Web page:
Klein on April 14, 2000 - Page 2/4
For the rest
of the trackball, it is shaped so that it fits around your
palm. With your middle and index fingers moving the ball, your
thumb on the first and third button and the pinky and ring
finger for the second and fourth buttons. It may seem
overwhelming to have five buttons on one trackball, but with
the way Kensington has layed it out, it's easy to control.
aspect to the Turboball is how smooth the ball moves.
This is one of the biggest concerns I have when
shopping for a trackball.
Thatís why testing out a trackball before buying is
always a great thing to do. I can assure you that the
Turboball is just as smooth as the other higher priced
trackballs that you may have seen from Logitech. Another good
thing about the ball is it's larger ball size than most of the
other trackballs out there.
I find the
trackballs with a larger ball size are more precise than the
trackballs with a smaller ball.
Another advantage to having a larger ball is the less
cleaning you have to do on them.
I can use the Turboball for a whole week, three to four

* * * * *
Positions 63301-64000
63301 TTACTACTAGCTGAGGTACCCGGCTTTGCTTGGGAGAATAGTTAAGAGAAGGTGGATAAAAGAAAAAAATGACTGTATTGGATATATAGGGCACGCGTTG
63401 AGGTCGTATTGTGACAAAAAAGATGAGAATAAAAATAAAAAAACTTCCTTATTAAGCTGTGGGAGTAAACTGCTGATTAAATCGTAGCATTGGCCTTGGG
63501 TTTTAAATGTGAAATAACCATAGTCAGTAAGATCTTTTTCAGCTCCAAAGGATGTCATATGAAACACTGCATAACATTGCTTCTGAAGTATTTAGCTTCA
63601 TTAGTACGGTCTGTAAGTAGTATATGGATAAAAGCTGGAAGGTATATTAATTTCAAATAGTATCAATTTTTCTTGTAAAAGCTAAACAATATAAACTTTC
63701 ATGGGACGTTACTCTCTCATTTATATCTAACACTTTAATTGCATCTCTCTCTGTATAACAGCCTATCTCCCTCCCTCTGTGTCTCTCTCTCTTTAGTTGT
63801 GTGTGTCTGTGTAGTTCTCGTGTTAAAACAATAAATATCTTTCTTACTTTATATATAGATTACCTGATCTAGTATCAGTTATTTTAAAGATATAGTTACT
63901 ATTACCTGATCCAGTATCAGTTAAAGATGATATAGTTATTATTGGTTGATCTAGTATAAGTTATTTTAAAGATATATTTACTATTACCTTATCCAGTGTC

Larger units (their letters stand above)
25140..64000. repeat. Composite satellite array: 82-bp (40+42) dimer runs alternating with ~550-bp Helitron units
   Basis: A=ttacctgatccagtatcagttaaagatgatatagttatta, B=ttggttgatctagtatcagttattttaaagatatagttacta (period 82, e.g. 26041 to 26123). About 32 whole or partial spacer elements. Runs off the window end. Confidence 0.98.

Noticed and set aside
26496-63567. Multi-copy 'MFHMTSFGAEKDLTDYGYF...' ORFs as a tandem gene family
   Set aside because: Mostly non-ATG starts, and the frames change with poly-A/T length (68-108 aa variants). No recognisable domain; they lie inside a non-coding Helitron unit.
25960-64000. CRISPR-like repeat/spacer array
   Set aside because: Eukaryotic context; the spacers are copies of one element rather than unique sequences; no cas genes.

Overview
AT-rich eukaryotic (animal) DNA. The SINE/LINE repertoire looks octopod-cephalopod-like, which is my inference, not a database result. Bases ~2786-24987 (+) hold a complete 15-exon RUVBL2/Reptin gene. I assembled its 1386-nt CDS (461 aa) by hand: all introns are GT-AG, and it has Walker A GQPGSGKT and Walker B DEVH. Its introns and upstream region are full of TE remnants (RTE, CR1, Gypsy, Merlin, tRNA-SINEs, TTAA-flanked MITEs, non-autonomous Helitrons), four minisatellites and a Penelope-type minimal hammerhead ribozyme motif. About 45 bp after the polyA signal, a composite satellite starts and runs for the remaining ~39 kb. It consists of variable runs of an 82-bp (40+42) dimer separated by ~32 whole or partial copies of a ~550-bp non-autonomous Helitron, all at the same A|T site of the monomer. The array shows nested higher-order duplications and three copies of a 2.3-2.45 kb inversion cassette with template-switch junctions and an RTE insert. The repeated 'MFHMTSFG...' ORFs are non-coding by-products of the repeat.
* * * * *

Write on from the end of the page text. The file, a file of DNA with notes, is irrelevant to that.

hours per day without having to take the ball out to clean it.
I thought to
myself that the installation of the trackball was going to be
a breeze. I mean,
how hard can it be to install a trackball anyway?
Well, installation on a PS/2 port is super easy.
Just plug it into the PS/2 slot and Windows will
install the correct software and most importantly, you will be
able to use the trackball as it installs the drivers.
installed as a USB device is another matter. Plugging in my
Microsoft Natural Keyboard Pro and the Kensington Turboball
both into the USB ports left me with no input device when
entering Windows. I
then had to move the keyboard to the PS/2 port and leave the
Turboball plugged into the USB port.
I could then install the drivers for the trackball via
my keyboard. After
that was all done, I moved the keyboard back to the USB port
and was able to install the drivers for the keyboard via the
all of that, I was able to use both of them on the USB ports.
Microsoft Natural keyboard has USB ports on the back of it, so
I wanted to test the Turboball out with it plugged into the
back of the keyboard. I
plugged it in the back, booted into Windows and Windows
redetected the correct hardware. I was running smoothly ever since. When plugging USB devices into each other, you have to make
sure there is enough current available for the device. The Turboball uses less than 100mA, so I didn't have to worry
about any power problems that could erupt when plugged into my
to next page !